As ever, though, there will be no shortage of contenders who will fancy their chances. The real narrative this year, though, may be the players who are not there. It will be the just the second Wimbledon in 15 years without Serena Williams, and 2019 champion Simona Halep won’t be in the draw either as she responds to accusations of doping. Home interest has been hit incredibly hard too with the absence through injury of Emma Raducanu, and Ashleigh Barty’s unexpected retirement last year continues to leave a void at the very top of the women’s game.
That void may ultimately be filled by Aryna Sabalenka. The Belarusian has long since looked like possessing all the tools to dominate, but she has struggled to believe it. That missing ingredient may now have been found, though. She has always threatened to do well at Wimbledon, but this year she arrives in London for the first time as a major champion having won the Australian Open. If that belief still courses through her veins, expect her to improve upon her career-best semi-final performance from 2021.
Another real ace in the pack could be Petra Kvitova. The Czech has struggled for form a little since a knife attack in her own home left her with a badly damaged hand. She is a two-time Wimbledon champion, though, and she appears to be having a strong bounce back season in 2023. That has included an outstanding Sunshine Double that saw her reach the quarterfinals in Indian Wells before winning the Miami title. There are signs that her serve has found its rhythm again, and that should play well at Wimbledon and the other grass court events this summer, including Eastbourne where she is the defending champion.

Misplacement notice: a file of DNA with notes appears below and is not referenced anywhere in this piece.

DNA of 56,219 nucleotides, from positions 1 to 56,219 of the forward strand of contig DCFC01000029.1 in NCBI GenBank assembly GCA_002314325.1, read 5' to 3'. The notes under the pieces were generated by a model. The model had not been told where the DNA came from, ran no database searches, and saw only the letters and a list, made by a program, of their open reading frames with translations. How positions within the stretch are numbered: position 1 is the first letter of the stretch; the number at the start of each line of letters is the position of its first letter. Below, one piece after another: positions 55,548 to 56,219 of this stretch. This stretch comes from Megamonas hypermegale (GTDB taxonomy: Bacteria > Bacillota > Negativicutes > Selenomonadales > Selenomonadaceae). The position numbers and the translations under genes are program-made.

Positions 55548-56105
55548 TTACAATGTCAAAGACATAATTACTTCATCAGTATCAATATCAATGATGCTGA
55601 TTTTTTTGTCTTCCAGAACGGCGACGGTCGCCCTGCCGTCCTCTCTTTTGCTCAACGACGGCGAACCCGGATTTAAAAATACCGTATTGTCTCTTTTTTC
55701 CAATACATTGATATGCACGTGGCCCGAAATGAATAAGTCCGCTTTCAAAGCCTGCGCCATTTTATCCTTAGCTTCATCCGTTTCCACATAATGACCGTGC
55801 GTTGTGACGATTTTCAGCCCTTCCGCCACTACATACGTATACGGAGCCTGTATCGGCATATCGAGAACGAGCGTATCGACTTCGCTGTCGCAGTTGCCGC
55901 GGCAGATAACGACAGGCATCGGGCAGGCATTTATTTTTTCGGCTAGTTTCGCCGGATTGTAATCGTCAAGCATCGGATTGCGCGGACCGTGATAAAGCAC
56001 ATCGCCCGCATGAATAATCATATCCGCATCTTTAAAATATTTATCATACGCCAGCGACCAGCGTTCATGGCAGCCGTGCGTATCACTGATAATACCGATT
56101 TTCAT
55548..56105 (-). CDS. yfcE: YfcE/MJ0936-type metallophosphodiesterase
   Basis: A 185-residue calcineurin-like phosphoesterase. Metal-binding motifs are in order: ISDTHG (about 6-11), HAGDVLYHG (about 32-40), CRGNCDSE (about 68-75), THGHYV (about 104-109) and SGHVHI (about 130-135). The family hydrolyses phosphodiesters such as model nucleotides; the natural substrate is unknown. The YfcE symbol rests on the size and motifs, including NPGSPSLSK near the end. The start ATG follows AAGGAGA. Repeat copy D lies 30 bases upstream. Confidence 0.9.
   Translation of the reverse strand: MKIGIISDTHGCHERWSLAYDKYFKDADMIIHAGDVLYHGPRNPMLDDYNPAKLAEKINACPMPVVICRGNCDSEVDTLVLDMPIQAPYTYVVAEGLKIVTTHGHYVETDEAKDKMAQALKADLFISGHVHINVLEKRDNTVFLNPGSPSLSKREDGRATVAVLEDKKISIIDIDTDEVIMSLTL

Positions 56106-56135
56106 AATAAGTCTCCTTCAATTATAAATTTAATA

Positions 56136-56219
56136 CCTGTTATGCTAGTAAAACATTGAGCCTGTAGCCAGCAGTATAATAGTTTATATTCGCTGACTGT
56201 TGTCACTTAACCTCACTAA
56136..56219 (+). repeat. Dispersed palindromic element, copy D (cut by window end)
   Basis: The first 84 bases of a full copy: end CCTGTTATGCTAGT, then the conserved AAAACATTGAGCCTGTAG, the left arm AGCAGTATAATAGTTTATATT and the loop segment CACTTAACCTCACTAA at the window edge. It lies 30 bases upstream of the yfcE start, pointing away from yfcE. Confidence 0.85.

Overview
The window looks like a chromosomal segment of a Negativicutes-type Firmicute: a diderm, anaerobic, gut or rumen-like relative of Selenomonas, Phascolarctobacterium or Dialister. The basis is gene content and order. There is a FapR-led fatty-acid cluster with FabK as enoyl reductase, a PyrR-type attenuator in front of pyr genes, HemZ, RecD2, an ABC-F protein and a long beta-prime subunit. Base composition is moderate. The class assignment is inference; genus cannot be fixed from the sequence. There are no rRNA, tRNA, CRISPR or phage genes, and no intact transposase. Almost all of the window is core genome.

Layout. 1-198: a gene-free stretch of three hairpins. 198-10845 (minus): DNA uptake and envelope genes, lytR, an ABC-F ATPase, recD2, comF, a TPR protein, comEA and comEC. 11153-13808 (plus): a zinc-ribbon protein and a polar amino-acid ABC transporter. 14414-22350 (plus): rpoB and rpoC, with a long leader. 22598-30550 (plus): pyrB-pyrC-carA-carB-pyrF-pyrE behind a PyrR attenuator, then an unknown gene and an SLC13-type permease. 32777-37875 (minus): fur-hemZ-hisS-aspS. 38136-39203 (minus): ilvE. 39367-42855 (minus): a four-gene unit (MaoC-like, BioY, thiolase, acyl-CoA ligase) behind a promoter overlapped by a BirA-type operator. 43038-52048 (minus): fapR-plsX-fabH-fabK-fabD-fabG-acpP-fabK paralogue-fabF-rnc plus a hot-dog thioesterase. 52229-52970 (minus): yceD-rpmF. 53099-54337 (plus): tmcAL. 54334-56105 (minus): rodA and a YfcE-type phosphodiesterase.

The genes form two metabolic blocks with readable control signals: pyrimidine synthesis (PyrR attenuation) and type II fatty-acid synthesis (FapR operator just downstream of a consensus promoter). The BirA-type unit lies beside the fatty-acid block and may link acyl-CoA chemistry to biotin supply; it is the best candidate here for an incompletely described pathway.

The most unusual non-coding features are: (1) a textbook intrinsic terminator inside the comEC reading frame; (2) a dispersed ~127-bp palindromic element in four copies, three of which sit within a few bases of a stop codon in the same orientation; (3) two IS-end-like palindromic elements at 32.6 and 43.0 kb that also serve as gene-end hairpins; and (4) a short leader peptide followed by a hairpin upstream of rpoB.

It’s difficult to discount last year’s runner-up Ons Jabeur too, although serious doubts exist over her form this season. The Tunisian demonstrated the agony of small margins that comes with top-level tennis last year. She reached two Grand Slam finals, Wimbledon and the US Open, and felt like she was on the cusp of a hard-earned and well-deserved major breakthrough. However, she lost both and there appears to be something of a hangover from that this season. Jabeur failed to get past the second round at the Australian Open and she has uncharacteristic early exits from tournaments have plagued her so far this year.
Ultimately, though, it feels like a case of ‘probably Swiatek, but if not then who knows’ in the WTA right now, and the list of players who look like they could, and probably should, win a major only seems to be getting longer – and that can only be good for fans.